Surrogacy is defined as a method of assisted reproduction that allows individuals to have children who otherwise may be unable to. The intended parent or parents work with a gestational surrogate; a woman who carries the child to term. It has also evolved to become an ‘alternative’ for women who can birth their own children. With the Surrogacy (Regulation) Bill introduced in 2016, discussions about the legality of surrogacy, especially commercial surrogacy, have become more prevalent. However, it seems accounts from those directly involved and affected by the practice are lacking.
The two types of surrogacy hotly contested in India are altruistic and commercial surrogacy. Altruistic surrogacy entails the surrogate being a close relation to the intended parents. The altruism comes from the surrogate not receiving any monetary compensation. Many contend that altruistic surrogacy is the only ethical option because it does not put a price on human body parts and life.
In contrast, commercial surrogacy includes predetermined monetary compensation, in addition to the coverage of ensuing medical and care costs. Critics of this method argue that it treats children as commodities and uses women’s wombs for profit. This argument perhaps carries weight, as countries like Canada and Australia only allow altruistic surrogacy.
Often lost in the midst of all this back and forth are the stories of both surrogates and intending parents. Those involved in the contentious debate of legality are often not directly involved in the surrogacy process.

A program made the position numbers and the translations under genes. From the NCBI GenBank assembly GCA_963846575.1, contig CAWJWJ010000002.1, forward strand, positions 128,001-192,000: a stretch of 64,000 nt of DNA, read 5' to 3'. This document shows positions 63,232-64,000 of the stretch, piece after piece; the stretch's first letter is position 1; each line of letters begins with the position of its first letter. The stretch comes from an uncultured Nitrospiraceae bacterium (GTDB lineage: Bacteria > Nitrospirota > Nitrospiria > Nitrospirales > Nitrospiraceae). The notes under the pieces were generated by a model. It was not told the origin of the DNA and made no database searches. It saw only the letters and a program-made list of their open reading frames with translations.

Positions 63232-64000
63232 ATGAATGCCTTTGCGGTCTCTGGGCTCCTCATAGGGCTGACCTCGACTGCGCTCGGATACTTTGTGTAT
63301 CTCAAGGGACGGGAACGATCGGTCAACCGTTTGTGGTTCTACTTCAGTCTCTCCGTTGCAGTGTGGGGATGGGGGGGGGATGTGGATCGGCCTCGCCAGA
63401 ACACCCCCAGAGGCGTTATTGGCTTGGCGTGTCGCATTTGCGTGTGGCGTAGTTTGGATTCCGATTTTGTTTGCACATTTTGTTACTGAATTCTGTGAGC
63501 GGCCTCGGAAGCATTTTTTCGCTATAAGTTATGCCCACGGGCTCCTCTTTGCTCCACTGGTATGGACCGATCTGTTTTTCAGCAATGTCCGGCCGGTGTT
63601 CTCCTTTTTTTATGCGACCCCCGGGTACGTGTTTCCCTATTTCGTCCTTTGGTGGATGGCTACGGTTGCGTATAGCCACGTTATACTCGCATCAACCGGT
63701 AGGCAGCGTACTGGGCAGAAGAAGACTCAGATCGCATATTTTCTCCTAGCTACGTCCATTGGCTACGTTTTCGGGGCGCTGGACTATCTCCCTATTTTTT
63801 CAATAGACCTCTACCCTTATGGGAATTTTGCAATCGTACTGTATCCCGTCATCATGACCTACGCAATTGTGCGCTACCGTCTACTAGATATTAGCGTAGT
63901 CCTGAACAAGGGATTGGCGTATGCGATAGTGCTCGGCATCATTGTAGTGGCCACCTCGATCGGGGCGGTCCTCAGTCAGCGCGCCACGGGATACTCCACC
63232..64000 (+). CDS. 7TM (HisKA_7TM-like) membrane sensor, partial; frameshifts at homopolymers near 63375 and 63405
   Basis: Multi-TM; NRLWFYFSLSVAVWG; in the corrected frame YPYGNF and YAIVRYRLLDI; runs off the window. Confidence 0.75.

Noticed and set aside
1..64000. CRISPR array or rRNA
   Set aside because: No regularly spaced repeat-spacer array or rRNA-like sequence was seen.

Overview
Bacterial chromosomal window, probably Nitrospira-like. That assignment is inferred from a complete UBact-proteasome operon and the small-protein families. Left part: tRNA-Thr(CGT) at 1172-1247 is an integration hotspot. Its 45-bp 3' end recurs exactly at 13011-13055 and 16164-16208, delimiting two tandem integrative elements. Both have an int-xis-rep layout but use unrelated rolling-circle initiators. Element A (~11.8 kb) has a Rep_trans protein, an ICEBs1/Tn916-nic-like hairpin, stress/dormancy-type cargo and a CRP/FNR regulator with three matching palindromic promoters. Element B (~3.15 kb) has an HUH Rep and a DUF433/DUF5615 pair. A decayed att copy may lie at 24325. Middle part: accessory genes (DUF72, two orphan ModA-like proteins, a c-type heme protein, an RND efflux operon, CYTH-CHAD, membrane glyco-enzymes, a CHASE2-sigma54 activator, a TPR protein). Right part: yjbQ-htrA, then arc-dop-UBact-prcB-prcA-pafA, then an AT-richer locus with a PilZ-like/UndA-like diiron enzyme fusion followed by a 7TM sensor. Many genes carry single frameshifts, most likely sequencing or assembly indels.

Individuals’ stories vary. Some are proponents based on their experience. Many surrogates themselves say surrogacy has been a positive part of their life. There are the stories of the intending parents whose ‘dreams come true’. On the other hand, surrogates can be exploited and treated unfairly, or their lives are put at risk. Intending parents who desert children, or whose desire to cheaply buy a child outweighs clearly unethical practices.
Often lost in the midst of all this back and forth are the stories of both surrogates and intending parents.
Many surrogates are poor women who take up the assignment for money. It is generally believed that the transaction is purely commercial, but some surrogates develop emotional bonds with the babies.
Jothi Lakshmi, 30, explains it may have been for the best that she didn’t lay eyes on the baby, because otherwise she would have felt very guilty for giving it up. She discourages her family from talking about it because she knows it belongs to someone else.
“I have made peace with myself,” she says.
Dr. Nayana Patel at Akanksha Clinic in Gujarat explains how the main attraction for foreigners to surrogacy in India was the price (surrogacy for foreigners has since been banned). In North America and Europe, where most clients were from, it can cost at minimum $90,000 USD. At Akanksha clinic, a third of that.
As second-time surrogate from Nepal, Diksha Gurunga, puts it, “You have to lose something to gain something and what we gain is a lot more than what we lose.”
“Between 2010 and 2014, I spoke to 33 surrogate mothers and egg donors living on the outskirts of Mumbai. It was clear that, within their limited options, they made a choice to do these jobs. It was also obvious that they had little power in those deals and that they had the most to lose…For these men, Kalpita had carried twin boys. She was paid 2.75 lakh rupees (£2,840), in 2009. It wasn’t nearly enough money, she said, for such dangerous work, “delivering two babies, putting our life in risk”.
Elly Teman, a medical anthropologist in Israel, found that being thanked was crucial for surrogates. When they were not thanked, they grieved. Almost always, clients and surrogates never meet. “…Even as her clients stood smiling by her side. “They did not ask us how much we had been given, or what happened,” said Kalpita. “They never asked.”